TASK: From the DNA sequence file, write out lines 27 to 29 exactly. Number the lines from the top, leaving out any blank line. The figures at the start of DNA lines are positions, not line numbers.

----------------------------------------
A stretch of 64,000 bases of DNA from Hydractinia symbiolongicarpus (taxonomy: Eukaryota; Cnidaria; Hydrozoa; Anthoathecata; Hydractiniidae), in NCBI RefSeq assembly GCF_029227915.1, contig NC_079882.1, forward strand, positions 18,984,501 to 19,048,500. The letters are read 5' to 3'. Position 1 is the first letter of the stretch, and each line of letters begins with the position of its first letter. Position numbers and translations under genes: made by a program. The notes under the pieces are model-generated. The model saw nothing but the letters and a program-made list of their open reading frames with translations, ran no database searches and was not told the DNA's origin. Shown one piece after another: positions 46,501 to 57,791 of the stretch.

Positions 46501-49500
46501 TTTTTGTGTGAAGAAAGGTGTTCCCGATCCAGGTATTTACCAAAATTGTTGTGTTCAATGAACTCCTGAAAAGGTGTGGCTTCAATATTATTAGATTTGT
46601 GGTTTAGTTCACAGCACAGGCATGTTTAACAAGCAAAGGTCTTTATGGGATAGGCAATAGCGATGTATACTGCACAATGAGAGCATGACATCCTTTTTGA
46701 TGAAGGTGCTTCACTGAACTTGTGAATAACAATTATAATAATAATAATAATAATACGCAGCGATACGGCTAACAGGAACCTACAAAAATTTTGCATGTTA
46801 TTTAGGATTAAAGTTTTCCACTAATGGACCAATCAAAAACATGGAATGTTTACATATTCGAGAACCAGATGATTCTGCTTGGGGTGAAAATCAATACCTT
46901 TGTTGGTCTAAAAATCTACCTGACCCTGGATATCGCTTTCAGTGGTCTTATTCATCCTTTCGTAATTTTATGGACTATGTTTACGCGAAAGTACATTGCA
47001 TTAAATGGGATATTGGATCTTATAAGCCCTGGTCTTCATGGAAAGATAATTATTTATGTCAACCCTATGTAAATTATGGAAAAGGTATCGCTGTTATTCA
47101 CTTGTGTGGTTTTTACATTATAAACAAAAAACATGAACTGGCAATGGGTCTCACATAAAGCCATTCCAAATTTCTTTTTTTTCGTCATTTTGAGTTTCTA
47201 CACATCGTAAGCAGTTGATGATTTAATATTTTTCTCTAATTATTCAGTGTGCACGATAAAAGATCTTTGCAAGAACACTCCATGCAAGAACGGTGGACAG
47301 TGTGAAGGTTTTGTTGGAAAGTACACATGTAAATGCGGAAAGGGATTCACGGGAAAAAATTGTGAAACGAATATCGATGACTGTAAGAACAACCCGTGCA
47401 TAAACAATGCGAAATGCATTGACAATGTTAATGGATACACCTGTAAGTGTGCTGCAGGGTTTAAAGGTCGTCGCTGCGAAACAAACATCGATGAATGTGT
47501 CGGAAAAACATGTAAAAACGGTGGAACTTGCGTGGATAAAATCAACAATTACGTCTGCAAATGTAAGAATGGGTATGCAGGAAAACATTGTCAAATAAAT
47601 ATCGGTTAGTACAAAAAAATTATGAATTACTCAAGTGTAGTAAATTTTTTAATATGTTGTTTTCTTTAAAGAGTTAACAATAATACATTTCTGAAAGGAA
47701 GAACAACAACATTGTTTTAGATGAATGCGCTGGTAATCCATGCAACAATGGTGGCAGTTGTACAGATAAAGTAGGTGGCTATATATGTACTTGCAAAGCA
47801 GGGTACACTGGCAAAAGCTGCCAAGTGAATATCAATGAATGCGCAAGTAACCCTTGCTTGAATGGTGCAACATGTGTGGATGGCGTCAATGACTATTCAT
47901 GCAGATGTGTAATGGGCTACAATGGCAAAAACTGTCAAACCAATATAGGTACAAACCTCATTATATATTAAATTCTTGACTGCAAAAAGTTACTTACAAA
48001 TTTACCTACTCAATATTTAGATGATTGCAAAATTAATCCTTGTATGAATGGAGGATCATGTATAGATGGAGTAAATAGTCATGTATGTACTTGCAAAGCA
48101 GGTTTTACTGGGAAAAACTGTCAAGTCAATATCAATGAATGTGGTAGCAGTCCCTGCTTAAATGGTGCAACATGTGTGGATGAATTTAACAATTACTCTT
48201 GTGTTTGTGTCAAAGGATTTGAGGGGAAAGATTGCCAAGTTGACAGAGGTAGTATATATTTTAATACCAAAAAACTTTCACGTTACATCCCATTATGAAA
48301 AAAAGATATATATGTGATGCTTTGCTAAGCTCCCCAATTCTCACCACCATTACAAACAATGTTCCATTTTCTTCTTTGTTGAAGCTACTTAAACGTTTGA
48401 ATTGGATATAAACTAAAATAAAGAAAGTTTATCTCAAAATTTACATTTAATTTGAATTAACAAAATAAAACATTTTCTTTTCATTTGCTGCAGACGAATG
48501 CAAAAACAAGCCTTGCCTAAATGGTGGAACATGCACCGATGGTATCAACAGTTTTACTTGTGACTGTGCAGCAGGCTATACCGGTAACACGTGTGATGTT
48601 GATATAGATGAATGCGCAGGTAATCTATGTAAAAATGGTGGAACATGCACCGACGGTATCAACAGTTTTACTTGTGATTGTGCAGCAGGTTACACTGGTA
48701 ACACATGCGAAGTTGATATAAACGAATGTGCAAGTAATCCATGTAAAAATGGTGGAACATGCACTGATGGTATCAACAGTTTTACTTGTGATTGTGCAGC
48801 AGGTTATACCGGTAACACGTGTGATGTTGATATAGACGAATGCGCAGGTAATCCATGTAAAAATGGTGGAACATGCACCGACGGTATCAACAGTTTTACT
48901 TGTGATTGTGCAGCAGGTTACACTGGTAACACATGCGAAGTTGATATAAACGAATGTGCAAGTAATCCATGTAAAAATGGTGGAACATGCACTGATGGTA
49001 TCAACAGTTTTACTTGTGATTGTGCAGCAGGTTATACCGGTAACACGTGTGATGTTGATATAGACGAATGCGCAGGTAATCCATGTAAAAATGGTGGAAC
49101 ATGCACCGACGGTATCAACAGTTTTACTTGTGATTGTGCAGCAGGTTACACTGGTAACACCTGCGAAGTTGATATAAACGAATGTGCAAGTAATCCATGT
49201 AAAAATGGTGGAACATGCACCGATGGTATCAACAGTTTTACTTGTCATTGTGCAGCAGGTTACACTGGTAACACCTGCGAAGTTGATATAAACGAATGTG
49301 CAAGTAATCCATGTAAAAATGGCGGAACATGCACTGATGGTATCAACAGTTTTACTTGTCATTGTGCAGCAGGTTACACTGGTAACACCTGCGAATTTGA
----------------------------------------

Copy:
48901 TGTGATTGTGCAGCAGGTTACACTGGTAACACATGCGAAGTTGATATAAACGAATGTGCAAGTAATCCATGTAAAAATGGTGGAACATGCACTGATGGTA
49001 TCAACAGTTTTACTTGTGATTGTGCAGCAGGTTATACCGGTAACACGTGTGATGTTGATATAGACGAATGCGCAGGTAATCCATGTAAAAATGGTGGAAC
49101 ATGCACCGACGGTATCAACAGTTTTACTTGTGATTGTGCAGCAGGTTACACTGGTAACACCTGCGAAGTTGATATAAACGAATGTGCAAGTAATCCATGT